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One French word: bouillon, a French recipe: bouillon de poule


Bouillon, masculine noun (le bouillon, un bouillon, des bouillons) = stock (in the sense of beef stock for example), pronounced bou-ee-yon, with the emphasis on the first syllable, and the final n hardly pronounced.

Hands up all those who chuck a chicken carcass in the bin once the meat has been eaten? Or a duck carcass Or pork bones?

Well you are missing something, you can get another couple of meals out of a chicken, for instance, if you make stock with the carcass. Any meat bones can be used to make stock, some better than others. You must have a farmer’s market, an ethnic market, maybe an Amish market near you, where you could ask for a ham bone with a little meat that is left after all presentable slices of ham have been removed? This is a real gem.

You can use a pressure cooker, or just an ordinary large saucepan. With your stock, you can make nourishing and tasty soups. Any meat left on a carcass falls off easily after being used for stock, and is sometimes enough for a meal in itself, or an addition to a soup, or at worst, to give to the dog. If you can get a ham bone, put it to cook with beans even if there is little meat left on it, it will give wonderful flavour to the dish.

So my recipe for today is bouillon de poule (or poulet more usually). I’m making some as I speak (write, I mean), mmmm, it smells lovely.

Chicken carcass ready to make stock

Ingredients: a chicken carcass and a few vegetables: onion, garlic, bouquet garni, carrot…

Preparation:

  1. In a large saucepan, put between one and two litres of water to boil.
  2. Add salt, an onion (you don’t even need to peel it, it will give colour to your stock), and a cloveor two of garlic.
  3. Make a bouquet garni, that is, a little bundle of fresh thyme, bayleaf and celery (see picture below).
  4. You may also add other vegetables to the pot if you wish, carrots and such, I personally don’t.
  5. Add the bones, or the chicken carcass, broken into two to fit into the pan. Scrape all the jelly and fat that may be left in the roasting pan. This will give flavour. If you want a less fatty bouillon, you can always degrease it later.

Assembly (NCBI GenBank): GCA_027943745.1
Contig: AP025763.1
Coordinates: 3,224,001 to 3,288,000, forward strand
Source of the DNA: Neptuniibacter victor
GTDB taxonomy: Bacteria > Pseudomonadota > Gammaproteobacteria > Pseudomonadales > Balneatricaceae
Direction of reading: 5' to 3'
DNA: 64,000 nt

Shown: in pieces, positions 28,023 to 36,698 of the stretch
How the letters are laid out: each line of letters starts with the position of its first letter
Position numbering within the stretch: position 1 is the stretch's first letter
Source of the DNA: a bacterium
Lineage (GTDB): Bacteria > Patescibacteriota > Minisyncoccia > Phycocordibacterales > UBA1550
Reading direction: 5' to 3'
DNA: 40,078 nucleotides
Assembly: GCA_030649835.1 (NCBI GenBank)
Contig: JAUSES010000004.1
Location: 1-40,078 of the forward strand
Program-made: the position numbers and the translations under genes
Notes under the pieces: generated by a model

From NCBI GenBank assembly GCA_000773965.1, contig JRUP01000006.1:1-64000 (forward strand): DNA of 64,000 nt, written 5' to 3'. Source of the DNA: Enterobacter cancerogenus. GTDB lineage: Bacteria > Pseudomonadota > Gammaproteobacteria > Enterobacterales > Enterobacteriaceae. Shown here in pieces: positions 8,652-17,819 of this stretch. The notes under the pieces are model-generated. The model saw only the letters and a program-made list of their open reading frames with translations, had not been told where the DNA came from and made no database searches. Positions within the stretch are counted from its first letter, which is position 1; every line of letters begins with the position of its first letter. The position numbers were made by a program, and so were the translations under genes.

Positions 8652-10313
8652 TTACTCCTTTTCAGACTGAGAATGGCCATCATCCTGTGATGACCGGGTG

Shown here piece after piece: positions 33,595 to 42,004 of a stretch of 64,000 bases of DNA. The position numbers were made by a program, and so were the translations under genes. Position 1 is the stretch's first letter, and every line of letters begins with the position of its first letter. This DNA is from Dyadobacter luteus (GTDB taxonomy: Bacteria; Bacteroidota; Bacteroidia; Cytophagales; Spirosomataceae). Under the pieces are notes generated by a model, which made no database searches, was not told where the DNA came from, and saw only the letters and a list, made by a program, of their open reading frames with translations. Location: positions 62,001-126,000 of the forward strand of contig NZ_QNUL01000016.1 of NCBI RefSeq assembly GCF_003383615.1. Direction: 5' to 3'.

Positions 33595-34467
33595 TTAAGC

Bouquet garni

6.  Bring to the boil and simmer for an hour.

You can also, as I said, use a pressure cooker, in which case, the cooking time will be at least halved. But I’m not very good on pressure cookers (cocotte minute).

7. Leave to cool, strain through a colander, putting the bouillon into a clean saucepan.

8. Pick the carcass. You will see from my photo above that there was quite a lot of meat left on the carcass I used (I get tired of eating cold chicken). I divide the meat from the carcass into three bowls: one for large chunks of breast or thigh meat that I can make a curry with for instance; one for nice but bitty bits, which can go into a bowl of Chinese chicken and noodle soup; and one for icky bits from inside, and cartilage and such, which I give to the dog (who doesn’t think it’s icky at all!). Do the same with other bones if you are not using chicken.

9. Throw away the bones, the onion, the garlic and the bouquet garni.

10. Strain the bouillon in the clean saucepan once more using a finer strainer. When it is quite cool, put it in the fridge, the fat will rise to the surface and congeal on the top. If the bouillon is concentrated enough, it will turn to jelly.

You can remove the fat if you wish, either throw it away, or use it to cook vegetables for soup. You should use your bouillon within a couple of days, or freeze it in suitable sized portions. It might be a good idea to boil it down and concentrate it so that it takes up less room in the freezer.